Two recent cases, one from Bronx Civil Court and the other from Nassau County District Court, remind us of the harsh reality that avoidable mistakes made in the preparation of predicate notices and the pleadings will result in the dismissal of your summary proceeding. The Court in 3414 KNOS LLC v. Bryant, L&T 014058/10, NYLJ 1202477575221, at *1 (Civ., BX, Decided December 30, 2010) dismissed a nonpayment proceeding after Respondent defaulted, the warrant of eviction was issued and after Respondent defaulted in appearing on the initial return date of his motion to vacate the default judgment and warrant. Respondent, represented by ...

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    Thursday, February 10th, 2011

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  • 2011: National Labor Relations Board Issues Final Ruling

    By Arthur Yermash, Esq. The National Labor Relations Board has issued a Final Rule requiring most private-sector employers to notify employees of their rights under the National Labor Relations Act by posting a notice. Employers should begin posting the notice on January 31, 2012. The notice, in English and other applicable languages, can be found online at https://www.nlrb.gov/poster. Private-sector union and nonunion employers are required to post this government notice informing employees of their legal rights under the NLRA. The notice states that employees have the right to act together to improve wages and working conditions, to form, join and assist a ...

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    Thursday, November 11th, 2010

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  • Self Help and Unlawful Evictions

    This month’s blog will begin to discuss a topic that will be revisited in future installments: Is a commercial landlord entitled to engage in self-help to recover possession of demised premises and, if so, under what circumstances and what are the potential damages available to a tenant if the landlord acts improperly? Two recent decisions, the first from the Supreme Court, Appellate Term, First Department and the second from the Supreme Court, Suffolk County (Spinner, J.) are a good starting point. In Sol De Ibiza, LLC v. Panjo Realty, Inc., 570805/09, NYLJ 1202472860256, at *1 (App. Term, 1st Dep’t, decided September 22, ...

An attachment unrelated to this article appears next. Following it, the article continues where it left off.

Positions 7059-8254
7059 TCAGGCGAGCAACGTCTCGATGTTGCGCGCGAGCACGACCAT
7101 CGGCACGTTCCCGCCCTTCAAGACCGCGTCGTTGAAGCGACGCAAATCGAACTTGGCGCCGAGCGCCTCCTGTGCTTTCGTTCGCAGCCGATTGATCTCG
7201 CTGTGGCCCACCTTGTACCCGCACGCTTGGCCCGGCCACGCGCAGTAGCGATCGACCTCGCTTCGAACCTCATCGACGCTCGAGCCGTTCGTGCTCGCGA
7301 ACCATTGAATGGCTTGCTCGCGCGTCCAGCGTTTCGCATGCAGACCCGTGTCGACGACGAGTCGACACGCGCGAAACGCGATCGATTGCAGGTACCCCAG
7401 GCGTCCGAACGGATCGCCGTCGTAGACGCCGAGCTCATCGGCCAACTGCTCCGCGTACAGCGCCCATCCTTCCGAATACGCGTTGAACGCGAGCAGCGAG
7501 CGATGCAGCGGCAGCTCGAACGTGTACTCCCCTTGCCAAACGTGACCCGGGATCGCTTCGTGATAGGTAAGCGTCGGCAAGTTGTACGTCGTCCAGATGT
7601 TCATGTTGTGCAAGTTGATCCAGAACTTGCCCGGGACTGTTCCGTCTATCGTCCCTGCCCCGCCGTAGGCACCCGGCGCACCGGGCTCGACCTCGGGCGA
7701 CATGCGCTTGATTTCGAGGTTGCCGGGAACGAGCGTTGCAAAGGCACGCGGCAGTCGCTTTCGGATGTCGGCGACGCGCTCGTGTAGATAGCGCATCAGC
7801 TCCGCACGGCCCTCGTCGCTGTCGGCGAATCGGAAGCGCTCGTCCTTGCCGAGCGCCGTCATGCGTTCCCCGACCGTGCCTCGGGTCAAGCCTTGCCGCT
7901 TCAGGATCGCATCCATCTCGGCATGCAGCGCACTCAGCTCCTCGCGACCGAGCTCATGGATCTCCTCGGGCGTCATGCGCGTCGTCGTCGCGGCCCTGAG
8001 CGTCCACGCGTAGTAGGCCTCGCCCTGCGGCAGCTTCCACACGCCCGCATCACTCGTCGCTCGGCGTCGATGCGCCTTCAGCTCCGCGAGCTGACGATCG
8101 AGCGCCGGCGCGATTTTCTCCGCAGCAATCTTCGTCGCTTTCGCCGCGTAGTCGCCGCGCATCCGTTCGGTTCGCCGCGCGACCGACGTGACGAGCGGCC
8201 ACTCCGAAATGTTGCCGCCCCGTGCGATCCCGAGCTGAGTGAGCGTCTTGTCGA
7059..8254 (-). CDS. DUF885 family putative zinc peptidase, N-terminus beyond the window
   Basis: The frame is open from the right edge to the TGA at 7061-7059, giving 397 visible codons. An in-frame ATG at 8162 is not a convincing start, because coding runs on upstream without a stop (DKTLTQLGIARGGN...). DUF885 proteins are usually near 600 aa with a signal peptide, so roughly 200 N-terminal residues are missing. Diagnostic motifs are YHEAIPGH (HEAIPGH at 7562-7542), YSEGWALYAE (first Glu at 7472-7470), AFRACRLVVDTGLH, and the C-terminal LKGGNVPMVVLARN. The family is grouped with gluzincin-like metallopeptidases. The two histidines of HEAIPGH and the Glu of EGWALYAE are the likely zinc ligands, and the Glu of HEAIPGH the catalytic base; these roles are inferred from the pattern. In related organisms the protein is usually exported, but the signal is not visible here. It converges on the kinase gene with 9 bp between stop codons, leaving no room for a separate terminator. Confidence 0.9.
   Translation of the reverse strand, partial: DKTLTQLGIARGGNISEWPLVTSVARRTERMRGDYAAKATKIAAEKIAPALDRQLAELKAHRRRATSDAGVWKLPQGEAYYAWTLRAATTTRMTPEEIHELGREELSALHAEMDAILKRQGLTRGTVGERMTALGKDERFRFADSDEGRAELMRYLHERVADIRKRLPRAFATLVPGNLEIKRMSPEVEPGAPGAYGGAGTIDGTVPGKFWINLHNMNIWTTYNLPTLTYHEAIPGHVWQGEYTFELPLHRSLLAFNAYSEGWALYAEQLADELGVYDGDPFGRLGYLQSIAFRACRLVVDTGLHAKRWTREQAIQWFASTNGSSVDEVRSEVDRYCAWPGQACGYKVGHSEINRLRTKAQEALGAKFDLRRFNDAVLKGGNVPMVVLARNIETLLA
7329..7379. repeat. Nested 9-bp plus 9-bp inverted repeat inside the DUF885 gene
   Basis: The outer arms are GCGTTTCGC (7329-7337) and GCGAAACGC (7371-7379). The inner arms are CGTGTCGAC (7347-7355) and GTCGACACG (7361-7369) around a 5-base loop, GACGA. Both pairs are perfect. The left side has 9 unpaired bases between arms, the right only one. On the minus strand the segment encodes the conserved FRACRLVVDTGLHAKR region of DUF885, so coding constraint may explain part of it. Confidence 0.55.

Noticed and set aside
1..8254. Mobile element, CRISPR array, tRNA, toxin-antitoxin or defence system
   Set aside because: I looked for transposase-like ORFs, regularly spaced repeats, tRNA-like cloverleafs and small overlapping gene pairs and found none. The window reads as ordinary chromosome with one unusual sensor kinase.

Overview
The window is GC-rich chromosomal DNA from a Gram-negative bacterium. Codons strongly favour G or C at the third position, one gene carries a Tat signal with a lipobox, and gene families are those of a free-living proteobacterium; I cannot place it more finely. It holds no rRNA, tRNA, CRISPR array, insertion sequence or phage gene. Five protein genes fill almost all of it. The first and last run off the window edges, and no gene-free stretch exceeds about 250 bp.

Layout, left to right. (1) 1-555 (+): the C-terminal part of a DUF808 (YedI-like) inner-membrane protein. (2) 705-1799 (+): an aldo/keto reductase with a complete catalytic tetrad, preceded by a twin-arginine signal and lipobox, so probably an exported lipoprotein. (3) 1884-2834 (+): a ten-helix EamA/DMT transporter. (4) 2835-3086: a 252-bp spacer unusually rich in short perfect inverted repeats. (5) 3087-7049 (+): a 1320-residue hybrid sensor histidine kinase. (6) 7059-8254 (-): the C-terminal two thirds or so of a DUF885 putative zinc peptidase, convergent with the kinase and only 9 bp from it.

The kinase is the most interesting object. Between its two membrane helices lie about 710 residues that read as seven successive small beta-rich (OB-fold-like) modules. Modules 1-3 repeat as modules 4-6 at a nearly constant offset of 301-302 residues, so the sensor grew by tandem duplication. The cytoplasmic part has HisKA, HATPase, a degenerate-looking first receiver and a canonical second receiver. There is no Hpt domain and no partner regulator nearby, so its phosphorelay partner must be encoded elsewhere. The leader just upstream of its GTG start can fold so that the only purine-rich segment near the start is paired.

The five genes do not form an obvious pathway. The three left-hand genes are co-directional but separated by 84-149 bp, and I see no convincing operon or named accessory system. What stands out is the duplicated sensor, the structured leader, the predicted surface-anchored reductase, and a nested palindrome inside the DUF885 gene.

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    Wednesday, November 10th, 2010

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  • Service of Process

    We know that the failure to comply with the rules governing service of predicate notices and pleadings can result in the dismissal of your proceeding. Similarly, knowing the intricacies of the rules regarding service can save what might appear to be defective service and result in unexpected benefits. An often overlooked decision by the Supreme Court, Appellate Term, supports an award of a default money judgment where service of the notice of petition and petition was accomplished by affixing the papers to the door of the subject premises and mailing the papers by certified and first class mail. Avgush v. Berrahu, ...

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    Sunday, October 10th, 2010

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Fred Eisenbud